Should We Trust Voting Machines?

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Oct. 24 2012 7:52 AM

Can We Trust Voting Machines?

Trade-secret law makes it impossible to independently verify that the devices are working properly.

An election official goes through the steps to check voting machines for accuracy
An election official goes through the steps to check voting machines for accuracy

Photograph by Joe Raedle/Getty Images.

Last week, a congressional report claimed that using Chinese telecommunications companies’ goods and services in the United States could threaten national security. One of the biggest reasons to be worried, said the report, was that the companies were not being transparent about their ties to the Chinese government. If ZTE and Huawei products are used in critical U.S. telecommunications infrastructure, the argument goes, the companies and the Chinese government could end up stealing American business’s trade secrets and even threaten the very foundation of our communication system.

Surprisingly, one could level a similar criticism regarding the lack of transparency from U.S. companies providing another critical infrastructure: voting machinery. The excessive protection of the trade secrets that allow the machines to accurately (or, problematically, inaccurately) tabulate votes means that business interests are being prioritized over citizens’ interests. Analogous to our concern about the Chinese telecommunications companies, the lack of transparency and hyper-secrecy has also led to serious questions about the integrity of the voting machines.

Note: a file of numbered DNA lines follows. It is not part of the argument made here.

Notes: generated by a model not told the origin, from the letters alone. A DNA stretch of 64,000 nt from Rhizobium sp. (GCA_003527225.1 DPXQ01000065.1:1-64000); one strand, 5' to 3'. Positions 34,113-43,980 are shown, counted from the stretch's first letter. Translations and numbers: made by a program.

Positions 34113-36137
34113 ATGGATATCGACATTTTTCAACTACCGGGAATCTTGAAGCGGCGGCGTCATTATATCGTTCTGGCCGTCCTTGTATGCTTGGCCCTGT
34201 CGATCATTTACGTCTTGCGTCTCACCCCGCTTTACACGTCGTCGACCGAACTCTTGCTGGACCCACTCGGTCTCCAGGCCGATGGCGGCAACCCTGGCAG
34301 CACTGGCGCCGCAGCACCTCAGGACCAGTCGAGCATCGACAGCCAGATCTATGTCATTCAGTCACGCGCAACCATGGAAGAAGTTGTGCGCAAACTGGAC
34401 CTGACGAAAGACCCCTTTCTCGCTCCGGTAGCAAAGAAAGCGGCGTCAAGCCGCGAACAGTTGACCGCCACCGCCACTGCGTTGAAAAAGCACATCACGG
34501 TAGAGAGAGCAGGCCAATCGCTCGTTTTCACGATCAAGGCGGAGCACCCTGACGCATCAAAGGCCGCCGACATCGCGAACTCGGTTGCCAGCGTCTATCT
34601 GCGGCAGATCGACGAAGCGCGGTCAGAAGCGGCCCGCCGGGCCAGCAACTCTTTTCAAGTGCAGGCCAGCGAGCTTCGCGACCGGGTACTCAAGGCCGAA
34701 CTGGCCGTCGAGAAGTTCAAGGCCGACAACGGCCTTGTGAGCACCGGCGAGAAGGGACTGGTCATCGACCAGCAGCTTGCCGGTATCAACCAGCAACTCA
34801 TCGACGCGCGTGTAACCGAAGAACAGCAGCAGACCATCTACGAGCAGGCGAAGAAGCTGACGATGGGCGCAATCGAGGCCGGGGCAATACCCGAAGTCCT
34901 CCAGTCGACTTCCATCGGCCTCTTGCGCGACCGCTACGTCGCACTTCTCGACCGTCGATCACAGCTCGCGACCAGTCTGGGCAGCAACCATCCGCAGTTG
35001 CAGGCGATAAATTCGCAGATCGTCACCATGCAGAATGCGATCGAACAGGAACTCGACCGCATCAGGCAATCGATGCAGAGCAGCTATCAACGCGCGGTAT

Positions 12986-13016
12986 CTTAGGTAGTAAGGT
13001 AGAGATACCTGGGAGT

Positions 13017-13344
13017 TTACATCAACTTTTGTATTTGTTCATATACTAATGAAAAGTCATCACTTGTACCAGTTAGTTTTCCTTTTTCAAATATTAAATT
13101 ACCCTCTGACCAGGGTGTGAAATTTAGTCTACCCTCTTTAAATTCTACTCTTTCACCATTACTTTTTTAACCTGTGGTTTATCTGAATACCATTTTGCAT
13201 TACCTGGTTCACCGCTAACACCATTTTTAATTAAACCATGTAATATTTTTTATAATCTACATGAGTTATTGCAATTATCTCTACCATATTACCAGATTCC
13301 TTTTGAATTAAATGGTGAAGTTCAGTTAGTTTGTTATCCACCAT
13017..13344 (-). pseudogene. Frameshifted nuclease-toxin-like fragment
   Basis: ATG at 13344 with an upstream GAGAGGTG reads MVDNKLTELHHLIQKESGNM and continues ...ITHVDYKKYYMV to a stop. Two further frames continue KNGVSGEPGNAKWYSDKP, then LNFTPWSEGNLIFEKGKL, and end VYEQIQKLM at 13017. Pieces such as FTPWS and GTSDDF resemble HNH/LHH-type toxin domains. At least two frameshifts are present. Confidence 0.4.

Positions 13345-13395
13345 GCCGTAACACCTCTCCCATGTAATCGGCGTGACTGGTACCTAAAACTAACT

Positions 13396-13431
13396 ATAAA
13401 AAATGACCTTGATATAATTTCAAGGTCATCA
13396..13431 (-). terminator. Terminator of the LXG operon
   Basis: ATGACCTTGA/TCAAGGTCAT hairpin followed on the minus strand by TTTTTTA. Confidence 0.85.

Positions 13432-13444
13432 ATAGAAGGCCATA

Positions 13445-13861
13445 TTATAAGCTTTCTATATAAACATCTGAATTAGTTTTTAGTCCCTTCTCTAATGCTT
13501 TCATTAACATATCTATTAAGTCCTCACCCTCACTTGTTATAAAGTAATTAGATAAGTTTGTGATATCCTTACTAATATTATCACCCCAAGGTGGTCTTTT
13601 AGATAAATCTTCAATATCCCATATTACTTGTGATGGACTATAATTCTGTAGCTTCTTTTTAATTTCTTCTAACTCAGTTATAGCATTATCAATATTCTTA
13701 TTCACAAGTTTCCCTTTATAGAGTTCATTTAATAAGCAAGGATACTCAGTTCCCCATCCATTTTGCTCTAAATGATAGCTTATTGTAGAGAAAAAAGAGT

The risk of the theft (known in trade secret parlance as misappropriation) of trade secrets—generally defined as information that derives economic value from not being known by competitors, like the formula for Coca-Cola—is a serious issue. But should the “special sauce” found in voting machines really be treated the same way as Coca-Cola’s recipe? Do we want the source code that tells the machine how to register, count, and tabulate votes to be a trade secret such that the public cannot verify that an election has been conducted accurately and fairly without resorting to (ironically) paper verification? Can we trust the private vendors when they assure us that the votes will be assigned to the right candidate and won’t be double-counted or simply disappear, and that the machines can’t be hacked? As a September USA Today editorial described, all of the above have either been proven to be potential risks or have actually happened.

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Nonetheless, primarily because of trade secret law, the policy answer to the above questions is an unqualified “yes.” Undoubtedly, voting machine companies, just like telecommunications companies, have legitimate secrets, and they have the right to protect those secrets against misappropriation. But the legitimate use of trade secrecy by voting machine companies also means that the public has no way to independently verify that the machines are working properly. The public has been stripped of its ability to have independent, verifiable confidence that when a vote is made, it will be tabulated and recorded properly. Trade secret law means that we must trust the vendors when they say that their machines are free of error, bias, flaws, and security loopholes. Trade secret law effectively means that independent researchers who want to test voting machines and assure that they are operating properly cannot do so without the permission of the vendor—or risk being found to have misappropriated the trade secrets themselves.